On the northwest corner of West 42nd Street and Eighth Avenue, a Duane Reade is situated on a small parcel that was purchased by a group led by Jeff Sutton and Joe Cayre. It was purchased from HSBC Bank for about $30 million.

On the southwest corner of West 44th Street and Eighth Avenue, Steve Witkoff and a minority partner, Harwood Properties, are planning to construct a 250,000-square-foot residential condominium with about 256 units at 693-699 Eighth Ave. and 307-321 W. 43rd St. A few years ago, Mr. Witkoff purchased the majority stake in Harwood's parking garage at the site for about $26 million.

Across from the Milford Plaza Hotel is a potential development site owned by the Hotel Employees Union. The real estate industry has been keeping a close watch as to when the union plans to take advantage of this west side block front between 44th and 45th streets, where another luxury mixeduse building will rise out of the ground one day soon.

Industry leaders expect Related Companies and Boston Properties to acquire a parking lot owned by Champion Parking with frontage on the east side of Eighth Avenue on West 45th Street. A major residential tower is expected to rise on the site. The Related Companies recently acquired a site at 259-263 W. 45th St., adjacent to the development site, which would be used as well. Air rights would be purchased from local theaters.

At the northeast corner of 46th Street and Eighth Avenue, with addresses at 301-307 W. 46th St. and 733-763 Eighth Ave., SJP is developing a 42-story condominium tower with 250 units on the former site of McHale's pub. In order to develop the site, it also acquired about 140,000 square feet of air rights from the Brooks Atkins and Al Hirschfield theaters. SJP is developing a condominium tower at 45 Park Ave. on the former site of the Sheraton Russell Hotel.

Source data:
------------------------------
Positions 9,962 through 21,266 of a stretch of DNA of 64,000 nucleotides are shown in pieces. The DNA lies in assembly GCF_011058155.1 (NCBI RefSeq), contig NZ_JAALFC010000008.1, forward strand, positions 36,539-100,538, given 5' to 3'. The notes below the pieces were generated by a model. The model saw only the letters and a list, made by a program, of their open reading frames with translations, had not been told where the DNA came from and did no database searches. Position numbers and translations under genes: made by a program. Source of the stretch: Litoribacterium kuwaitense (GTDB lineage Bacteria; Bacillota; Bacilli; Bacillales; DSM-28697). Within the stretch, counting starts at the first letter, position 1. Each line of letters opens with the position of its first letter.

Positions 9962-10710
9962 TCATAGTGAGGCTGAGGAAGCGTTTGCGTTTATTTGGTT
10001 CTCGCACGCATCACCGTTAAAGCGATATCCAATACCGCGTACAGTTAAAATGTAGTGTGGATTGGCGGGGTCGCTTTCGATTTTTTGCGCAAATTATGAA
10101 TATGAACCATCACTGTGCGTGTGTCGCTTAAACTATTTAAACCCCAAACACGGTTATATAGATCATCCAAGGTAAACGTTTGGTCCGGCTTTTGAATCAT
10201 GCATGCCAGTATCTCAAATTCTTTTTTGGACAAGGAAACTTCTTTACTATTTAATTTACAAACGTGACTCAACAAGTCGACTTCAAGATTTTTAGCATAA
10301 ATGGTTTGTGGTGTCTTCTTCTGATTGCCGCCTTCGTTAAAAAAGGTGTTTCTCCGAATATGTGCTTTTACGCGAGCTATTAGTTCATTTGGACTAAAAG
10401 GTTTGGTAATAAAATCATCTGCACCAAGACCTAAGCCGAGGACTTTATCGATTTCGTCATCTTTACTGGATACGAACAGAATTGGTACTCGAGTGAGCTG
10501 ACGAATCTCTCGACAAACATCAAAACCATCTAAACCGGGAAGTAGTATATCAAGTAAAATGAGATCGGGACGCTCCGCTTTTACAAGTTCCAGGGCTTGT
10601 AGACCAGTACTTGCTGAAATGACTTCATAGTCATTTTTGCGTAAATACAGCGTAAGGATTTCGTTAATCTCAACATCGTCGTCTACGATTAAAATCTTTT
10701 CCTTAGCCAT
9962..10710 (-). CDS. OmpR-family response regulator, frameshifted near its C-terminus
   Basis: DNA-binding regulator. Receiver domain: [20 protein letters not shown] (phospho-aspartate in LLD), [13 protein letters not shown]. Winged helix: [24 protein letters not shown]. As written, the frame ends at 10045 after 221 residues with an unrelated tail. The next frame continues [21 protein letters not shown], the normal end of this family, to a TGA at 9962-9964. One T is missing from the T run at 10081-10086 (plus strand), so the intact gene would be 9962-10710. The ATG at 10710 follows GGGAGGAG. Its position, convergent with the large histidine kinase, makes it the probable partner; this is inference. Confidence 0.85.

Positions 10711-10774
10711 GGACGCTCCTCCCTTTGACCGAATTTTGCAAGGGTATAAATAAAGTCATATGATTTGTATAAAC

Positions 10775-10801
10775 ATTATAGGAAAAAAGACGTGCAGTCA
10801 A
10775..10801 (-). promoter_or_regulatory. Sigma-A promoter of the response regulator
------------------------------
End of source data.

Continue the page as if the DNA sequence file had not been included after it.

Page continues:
Recently, a development site at the northwest corner of West 46th Street and Eighth Avenue was sold to Jim Money of Tribeach Holdings, a small, Irish-backed development company that plans to construct a new building.

Just south of this are two properties owned by investor Lloyd Goldman — the site of the China Club on the southeast corner of West 47th Street and a vacant site on the northwest corner of West 47th Street. Industry leaders expect the sites to be rented to a bank until the ownership decides to develop or sell them.

A 40-story, 119-unit luxury condominium tower will rise on Eighth Avenue between 47th and 48th streets. The site contains 130,000 square feet, and when completed the building will have 92,000 square feet of residential and 1,663 square feet of retail space. The building will be located on lots at 785 Eighth Ave. and 306 W. 48th St.The building is a development of Ulo Barad, David Scharf's, Espanade Capital LLC, and Jay Eisenstadt, as well as an entity consisting of partners of Navillus Corporation.

"The Scharf site shows the extent to which builders will innovate to meet the thirst for development properties on Eighth Avenue," Mr. Broadhead said.

In the first quarter of 2007, El-Ad Properties expects the first purchasers to move into its newest luxury condominium tower at 310 W. 52nd St. The Link, a 215-unit tower, is straddling a site between Midtown and the special Clinton district, where building heights are limited to 70 feet or seven stories. It features a 471-foot high-rise and an adjoining mid-rise to the west to satisfy the dual zoning requirements.